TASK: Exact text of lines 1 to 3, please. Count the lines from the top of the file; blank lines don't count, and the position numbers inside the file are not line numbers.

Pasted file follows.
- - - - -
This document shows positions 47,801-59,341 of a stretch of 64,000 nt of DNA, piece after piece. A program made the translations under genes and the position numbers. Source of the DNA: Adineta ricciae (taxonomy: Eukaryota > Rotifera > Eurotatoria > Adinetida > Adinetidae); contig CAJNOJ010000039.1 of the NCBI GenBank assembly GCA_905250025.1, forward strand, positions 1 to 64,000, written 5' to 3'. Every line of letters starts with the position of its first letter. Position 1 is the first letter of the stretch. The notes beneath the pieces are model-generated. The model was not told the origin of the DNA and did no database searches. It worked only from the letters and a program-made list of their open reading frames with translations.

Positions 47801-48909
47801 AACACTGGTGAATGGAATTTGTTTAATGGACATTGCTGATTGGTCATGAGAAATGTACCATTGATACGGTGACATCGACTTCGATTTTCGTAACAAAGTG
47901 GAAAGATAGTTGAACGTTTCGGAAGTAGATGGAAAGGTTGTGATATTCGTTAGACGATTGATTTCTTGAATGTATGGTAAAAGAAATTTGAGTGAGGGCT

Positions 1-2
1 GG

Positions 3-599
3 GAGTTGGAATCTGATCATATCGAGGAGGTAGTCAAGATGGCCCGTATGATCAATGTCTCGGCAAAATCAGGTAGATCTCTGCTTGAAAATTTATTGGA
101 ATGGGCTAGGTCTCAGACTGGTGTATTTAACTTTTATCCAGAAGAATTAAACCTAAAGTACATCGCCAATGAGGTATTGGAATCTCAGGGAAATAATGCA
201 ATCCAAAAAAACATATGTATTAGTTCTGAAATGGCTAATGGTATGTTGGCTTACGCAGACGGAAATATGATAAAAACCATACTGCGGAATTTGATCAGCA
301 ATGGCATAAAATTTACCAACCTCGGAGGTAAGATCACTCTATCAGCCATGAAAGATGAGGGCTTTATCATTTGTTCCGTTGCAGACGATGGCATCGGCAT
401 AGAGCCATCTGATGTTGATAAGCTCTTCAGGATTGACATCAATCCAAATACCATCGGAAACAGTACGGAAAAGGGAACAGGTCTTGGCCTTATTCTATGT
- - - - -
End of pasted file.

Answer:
This document shows positions 47,801-59,341 of a stretch of 64,000 nt of DNA, piece after piece. A program made the translations under genes and the position numbers. Source of the DNA: Adineta ricciae (taxonomy: Eukaryota > Rotifera > Eurotatoria > Adinetida > Adinetidae); contig CAJNOJ010000039.1 of the NCBI GenBank assembly GCA_905250025.1, forward strand, positions 1 to 64,000, written 5' to 3'. Every line of letters starts with the position of its first letter. Position 1 is the first letter of the stretch. The notes beneath the pieces are model-generated. The model was not told the origin of the DNA and did no database searches. It worked only from the letters and a program-made list of their open reading frames with translations.

Positions 47801-48909
47801 AACACTGGTGAATGGAATTTGTTTAATGGACATTGCTGATTGGTCATGAGAAATGTACCATTGATACGGTGACATCGACTTCGATTTTCGTAACAAAGTG